Sudden Death of One of the Makers of Wellsville
A resident of This town for Forty seven Years – Prominent and Respected in Business and Social Life – Civil Engineer, Lumberman and Banker
The blow which, though it has for two years been more or less feared by the family and friends of Edward J. Farnum, fell very suddenly this morning at about 8 o’clock, when Mr. Farnum passed away.
Mr. and Mrs. Farnum had retuned on Tuesday afternoon from an overland trip into Potter county, looking after some of Mrs. Farnums varied business interests. Tuesday night, however, the doctor was summoned for what was thought only a trifling illness.
But this morning soon after rising and without any warning, Mr. Farnum dropped away, having attained the ripe old age of 85 years. A robust constitution and reserve strength born of exemplary habits, had given him wonderful resisting power to disease, but the heart, the mainspring of human mechanism, could not keep up the contest and so the end came.
Forty eight years ago an ambitious civil engineer, then 38 years old, came through this town engaged on the preliminary line work of the Erie railroad. With rare foresight and unerring judgment, this engineer in the person of E. J. Farnum, purchased the wealth of pine forest which covered this section and moved from Bath here in 1847. Known through life as the largest landowner in town, it is said that he was possessed at one time of a thousand acres of land in the town of Wellsville.
On Mr. Farnum’s advent into Wellsville, the village was but a mere settlement. There was really no business. Aided by the transportation facilities offered by the Erie railroad which came through here in 1851, Mr. Farnum cut, sawed and marketed his pine timber and associating with him his brother, Carlton L. Farnum, who came here in 1848, became the foremost builder of Wellsville.
Mr. Farnum’s death recalls the names of our prominent early citizens of whom only Carlton L. Farnum and John B. Clark are now living. Ephraim Smith, Zenas Jones, Lewis Foster, Ephraim Proctor and Dwight Goodrich are passed away.
In addition to his farm and lumber business which kept him closely occupied, Mr. Farnum was actively engaged in several other enterprises. President of the First National Bank for a number of years and at the time of his death vice president and director in that institution, his career has always been closely in touch with the business history of Wellsville. Very little inclined to accept office, he was prevailed upon by friends to go as a delegate to the Constitutional Convention of 1867 and 68.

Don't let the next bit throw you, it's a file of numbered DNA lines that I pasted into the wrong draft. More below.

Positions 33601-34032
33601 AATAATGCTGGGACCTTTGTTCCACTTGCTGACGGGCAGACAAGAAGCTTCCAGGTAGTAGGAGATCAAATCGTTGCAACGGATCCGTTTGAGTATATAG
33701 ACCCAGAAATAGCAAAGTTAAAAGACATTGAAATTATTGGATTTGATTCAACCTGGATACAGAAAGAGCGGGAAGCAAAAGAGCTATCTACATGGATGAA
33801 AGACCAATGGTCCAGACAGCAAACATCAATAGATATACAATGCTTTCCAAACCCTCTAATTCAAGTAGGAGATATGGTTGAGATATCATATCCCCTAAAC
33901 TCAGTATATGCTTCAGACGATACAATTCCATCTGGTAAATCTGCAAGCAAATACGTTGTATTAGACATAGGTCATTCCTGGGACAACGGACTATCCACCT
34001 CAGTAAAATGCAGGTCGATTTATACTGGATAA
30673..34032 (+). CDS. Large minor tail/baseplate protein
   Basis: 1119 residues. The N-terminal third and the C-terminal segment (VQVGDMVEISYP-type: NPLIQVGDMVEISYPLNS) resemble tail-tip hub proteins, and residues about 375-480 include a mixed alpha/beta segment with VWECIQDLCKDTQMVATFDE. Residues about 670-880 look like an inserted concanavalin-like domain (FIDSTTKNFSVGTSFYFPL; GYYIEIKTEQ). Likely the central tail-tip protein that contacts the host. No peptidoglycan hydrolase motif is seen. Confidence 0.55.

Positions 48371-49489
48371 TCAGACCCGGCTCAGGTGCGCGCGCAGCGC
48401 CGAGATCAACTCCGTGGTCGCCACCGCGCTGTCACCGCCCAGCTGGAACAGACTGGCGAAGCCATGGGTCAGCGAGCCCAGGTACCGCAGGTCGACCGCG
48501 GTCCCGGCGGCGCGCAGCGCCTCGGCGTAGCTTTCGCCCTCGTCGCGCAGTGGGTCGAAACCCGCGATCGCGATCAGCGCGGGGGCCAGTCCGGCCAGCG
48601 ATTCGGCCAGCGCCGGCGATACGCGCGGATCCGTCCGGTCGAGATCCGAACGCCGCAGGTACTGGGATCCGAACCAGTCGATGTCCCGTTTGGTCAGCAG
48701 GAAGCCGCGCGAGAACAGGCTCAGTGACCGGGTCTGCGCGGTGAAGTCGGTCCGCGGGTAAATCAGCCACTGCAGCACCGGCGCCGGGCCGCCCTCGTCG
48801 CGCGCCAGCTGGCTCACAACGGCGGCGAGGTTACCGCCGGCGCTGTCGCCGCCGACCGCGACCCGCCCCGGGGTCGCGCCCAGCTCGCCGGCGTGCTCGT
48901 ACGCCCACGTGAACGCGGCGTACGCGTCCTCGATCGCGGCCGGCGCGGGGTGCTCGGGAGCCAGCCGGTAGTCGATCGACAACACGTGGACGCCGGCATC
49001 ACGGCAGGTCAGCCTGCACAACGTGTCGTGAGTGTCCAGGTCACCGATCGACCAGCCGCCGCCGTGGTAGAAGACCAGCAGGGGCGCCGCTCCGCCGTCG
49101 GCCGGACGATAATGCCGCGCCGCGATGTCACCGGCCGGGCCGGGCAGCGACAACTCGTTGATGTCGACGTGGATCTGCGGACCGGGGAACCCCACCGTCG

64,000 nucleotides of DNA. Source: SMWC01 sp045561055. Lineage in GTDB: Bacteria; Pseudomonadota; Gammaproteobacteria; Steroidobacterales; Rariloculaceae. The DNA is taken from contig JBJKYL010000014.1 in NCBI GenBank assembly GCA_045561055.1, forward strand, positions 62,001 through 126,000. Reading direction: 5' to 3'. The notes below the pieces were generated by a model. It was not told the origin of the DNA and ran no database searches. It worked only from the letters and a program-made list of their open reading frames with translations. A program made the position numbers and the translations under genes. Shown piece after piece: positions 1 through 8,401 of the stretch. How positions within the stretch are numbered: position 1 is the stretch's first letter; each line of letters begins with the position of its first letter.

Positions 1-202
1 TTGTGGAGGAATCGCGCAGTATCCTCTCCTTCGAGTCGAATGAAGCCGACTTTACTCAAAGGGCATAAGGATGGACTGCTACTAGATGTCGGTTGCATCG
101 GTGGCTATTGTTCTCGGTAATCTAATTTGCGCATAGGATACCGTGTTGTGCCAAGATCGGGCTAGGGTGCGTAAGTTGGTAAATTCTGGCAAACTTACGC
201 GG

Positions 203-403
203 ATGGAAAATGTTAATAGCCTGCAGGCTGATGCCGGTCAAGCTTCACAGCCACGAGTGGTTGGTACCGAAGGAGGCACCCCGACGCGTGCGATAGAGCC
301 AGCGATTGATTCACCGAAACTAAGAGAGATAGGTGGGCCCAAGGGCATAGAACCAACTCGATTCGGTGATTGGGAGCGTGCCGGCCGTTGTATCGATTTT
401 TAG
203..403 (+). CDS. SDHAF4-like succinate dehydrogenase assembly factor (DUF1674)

Edward Judson Farnum was born in Oxbridge, Mass., March 16, 1809, the third child of Caleb Farnum. There were ten children in all, five girls and five boys. On Feb 1, 1829, at Pittsford, NY he married Lucy L. Goff, who died Oct 12, 1876. Five children were born to them. Antoinette Farnum, Mrs. E. B. Hall) W. Carlton Farnum, Louise Farnum (Mrs. Alfred S. Brown) Miss Frances Farnum, deceased, and Miss Sylvania Farnum.
On June 30th, 1881, Mr. Farnum was again married to Miss Loretta Wildman who survives him and mourns his death.
The life of Mr. E. J. Farnum – in all its varied experiences, in time of trial and of crises – was in its entirety honest, earnest and sincere. Our business and social community sustains a serious loss in his death, but his example of the success of a rigid integrity, remains a memory for the guidance of us all. He has been a prominent member of the Congregational church.
So large a land owner, he had the opportunity to legally make much money by foreclosing mortgages on the countless little homes for which he had sold lots on time. But it was not so with Mr. Farnum, he was the poor man’s friend, ever ready to renew the time and give a hard pressed fellow every opportunity.
The funeral services will be held from the residence at 3 o’clock Friday afternoon.
Laid To Rest
WDR July 14, 1894
The last rites over the remains of our late townsman, Hon. E. J. Farnum were sadly witnessed by a very large concourse of friends and acquaintances at the family residence on State street at 3 o’clock yesterday afternoon.
It was one of the largest funerals ever held in Wellsville and people were present from all the surrounding country to pay a last tribute of respect to one so well and honorably known to his fellow men. All places of business along Main street were closed during the hours of the service, and the business men attended in a body. The bearers were W. F. Jones, Lebbius Sweet, Samuel Earley, George E. Brown, A.J. Applebee and E. B. Tullar.
Rev. E. A. Leeper DD. Pastor of the Congregational church of which church deceased was a prominent and consistent member, conducted the services, assisted by Rev. F. H. Cowman, of the Methodist church. Dr. Leeper paid a fitting and touching tribute to the strong and useful man who for forty seven years was so prominent a figure in the welfare and development of this community. Three beautiful selections of song, favorites of the deceased, were feelingly rendered by the choir, and prayer was offered by Rev. Mr. Cowman in his usual impressive manner.
Many signs of the deep sense of loss experienced and grief felt were manifested as the assembled people passed the casket, viewing for the last time the familiar face.
Interment was made in the family plot in the beautiful Farnum cemetery, with only short, but appropriate services at the grave.